The Underground Railroad

Author: Escaped Slaves  | Date: 1872

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Gratitude of Underground Railroad Passengers (1854–1856)

BY ESCAPED SLAVES

ST. CATHARINES, C. W., MAY 15th, 1854.

MY DEAR FRIEND:—I receaved yours, Dated the 10th and the papers on the 13th, I also saw the pice that was in Miss Shadd’s paper About me. I think Tolar is right About my being in A free State, I am and think A great del of it. Also I have no compassion on the penniless widow lady, I have Served her 25 yers 2 months, I think that is long Enough for me to live A Slave. Dear Sir, I am very sorry to hear of the Accadent that happened to our Friend Mr. Meakins, I have read the letter to all that lives in St. Catharines, that came from old Virginia, and then I Sented to Toronto to Mercer & Clayton to see, and to Farman to read fur themselves. Sir, you must write to me soon and let me know how Meakins gets on with his tryal, and you must pray for him, I have told all here to do the same for him. May God bless and protect him from prison, I have heard A great del of old Richmond and Norfolk. Dear Sir, if you see Mr. or Mrs. Gilbert Give my love to them and tell them to write to me, also give my respect to your Family and A part for yourself, love from the friends to you Soloman Brown, H. Atkins, Was. Johnson, Mrs Brooks, Mr. Dykes. Mr. Smith is better at presant. And do not forget to write the News of Meakin’s tryal. I cannot say any more at this time; but remain yours and A true Friend ontell Death.

W. H. GILLIAM, the widow’s Mite. . . .

NEW BEDFORD, August 26, 1855.

MR. STILL:—I avail my self to write yon thes few lines hopeing they may find you and your family well as they leaves me very well and all the family well except my father he seams to be improveing with his shoulder he has been able to work a little I received the papers I was highly delighted to receive them I was very glad to hear from you in the wheler case I was very glad to hear that the persons ware safe I was very sory to hear that mr Williamson was put in prison but I know if the praying part of the people will pray for him and if he will put his trust in the lord he will bring him out more than conquer please remember my Dear old farther and sisters and brothers to your family kiss the children for me I hear that the yellow fever is very bad down south now if the underground railroad could have free course the emergrant would cross the river of gordan rapidly I hope it may continue to run and I hope the wheels of the car may be greesed with more substantial greese so they may run over swiftly I would have wrote before but circumstances would not permit me Miss Sanders and all the friends desired to be remembered to you and your family I shall be pleased to hear from the underground rail road often

Yours respectfully,

MARY D. ARMSTEAD. . . .

HAVANA, August 11, 1856, Schuylkill Co., N. Y.

MR. WM. STILL—Dear Sir:—I came from Virginia in March, and was at your office the last of March. My object in writing you, is to inquire what I can do, or what can be done to help my wife to escape from the same bondage that I was in. You will know by your books that I was from Petersburg, Va., and that is where my wife now is. I have received two or three letters from a lady in that place, and the last one says, that my wife’s mistress is dead, and that she expects to be sold. I am very anxious to do what I can for her before it is too late, and beg of you to devise some means to get her away. Capt. the man that brought me away, knows the colored agent at Petersburg, and knows he will do all he can to forward my wife. The Capt. promised, that when I could raise one hundred dollars for him that he would deliver her in Philadelphia. Tell him that I can now raise the money, and will forward it to you at any day that he thinks that he can bring her. Please see the Captain and find when he will undertake it, and then let me know when to forward the money to you. I am at work for the Hon. Charles Cook, and can send the money any day. My wife’s name is Harriet Robertson, and the agent at Petersburg knows her.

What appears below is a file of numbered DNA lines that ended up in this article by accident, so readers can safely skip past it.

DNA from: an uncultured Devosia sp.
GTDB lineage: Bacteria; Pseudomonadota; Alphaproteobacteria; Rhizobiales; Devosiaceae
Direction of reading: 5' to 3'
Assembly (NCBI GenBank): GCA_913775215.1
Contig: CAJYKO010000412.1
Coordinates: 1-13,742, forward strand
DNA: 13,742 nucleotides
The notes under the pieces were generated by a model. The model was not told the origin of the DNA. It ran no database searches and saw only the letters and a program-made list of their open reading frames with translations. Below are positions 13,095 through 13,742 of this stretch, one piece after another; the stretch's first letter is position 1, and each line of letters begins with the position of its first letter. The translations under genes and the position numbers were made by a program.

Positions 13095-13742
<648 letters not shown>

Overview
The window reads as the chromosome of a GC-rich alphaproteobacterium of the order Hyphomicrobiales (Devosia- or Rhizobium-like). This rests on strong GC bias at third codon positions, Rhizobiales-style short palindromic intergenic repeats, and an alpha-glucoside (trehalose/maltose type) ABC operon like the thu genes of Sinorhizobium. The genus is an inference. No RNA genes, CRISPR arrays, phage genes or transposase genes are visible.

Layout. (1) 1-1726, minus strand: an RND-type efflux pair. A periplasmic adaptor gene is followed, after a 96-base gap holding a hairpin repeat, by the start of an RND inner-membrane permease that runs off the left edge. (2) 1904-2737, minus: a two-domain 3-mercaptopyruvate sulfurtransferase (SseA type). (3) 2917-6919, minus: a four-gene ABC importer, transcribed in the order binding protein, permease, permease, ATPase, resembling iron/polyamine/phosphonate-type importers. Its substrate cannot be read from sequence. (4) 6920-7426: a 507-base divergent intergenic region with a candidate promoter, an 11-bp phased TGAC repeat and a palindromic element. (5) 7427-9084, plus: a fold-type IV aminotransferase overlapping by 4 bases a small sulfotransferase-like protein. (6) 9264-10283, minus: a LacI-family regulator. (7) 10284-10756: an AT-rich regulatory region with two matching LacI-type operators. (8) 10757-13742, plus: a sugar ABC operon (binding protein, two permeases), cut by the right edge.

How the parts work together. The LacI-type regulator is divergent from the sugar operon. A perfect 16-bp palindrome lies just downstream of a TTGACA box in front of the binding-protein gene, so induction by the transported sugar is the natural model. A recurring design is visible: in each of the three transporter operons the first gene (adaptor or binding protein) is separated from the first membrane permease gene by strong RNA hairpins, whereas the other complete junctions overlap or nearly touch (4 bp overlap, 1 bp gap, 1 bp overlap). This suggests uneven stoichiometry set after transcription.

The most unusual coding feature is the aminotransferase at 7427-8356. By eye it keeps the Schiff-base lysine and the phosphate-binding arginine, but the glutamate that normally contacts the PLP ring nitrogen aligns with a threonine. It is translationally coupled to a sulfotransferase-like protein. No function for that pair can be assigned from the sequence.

Please direct your answer, with all necessary directions, to N. Coryell, of this village, and he will see that all is right.

Very respectfully,

DANIEL ROBERTSON.

William Still, (Philadelphia, 1872), 57–330 passim.

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Chicago: Escaped Slaves, The Underground Railroad, ed. William Still in American History Told by Contemporaries, ed. Albert Bushnell Hart (New York: The Macmillan Company, 1903), Original Sources, accessed July 4, 2022, http://originalsources.com/Document.aspx?DocID=T1JRIBFA8FZSDCV.

MLA: Slaves, Escaped. The Underground Railroad, edited by William Still, in American History Told by Contemporaries, edited by Albert Bushnell Hart, Vol. 4, New York, The Macmillan Company, 1903, Original Sources. 4 Jul. 2022. http://originalsources.com/Document.aspx?DocID=T1JRIBFA8FZSDCV.

Harvard: Slaves, E, The Underground Railroad, ed. . cited in 1903, American History Told by Contemporaries, ed. , The Macmillan Company, New York. Original Sources, retrieved 4 July 2022, from http://originalsources.com/Document.aspx?DocID=T1JRIBFA8FZSDCV.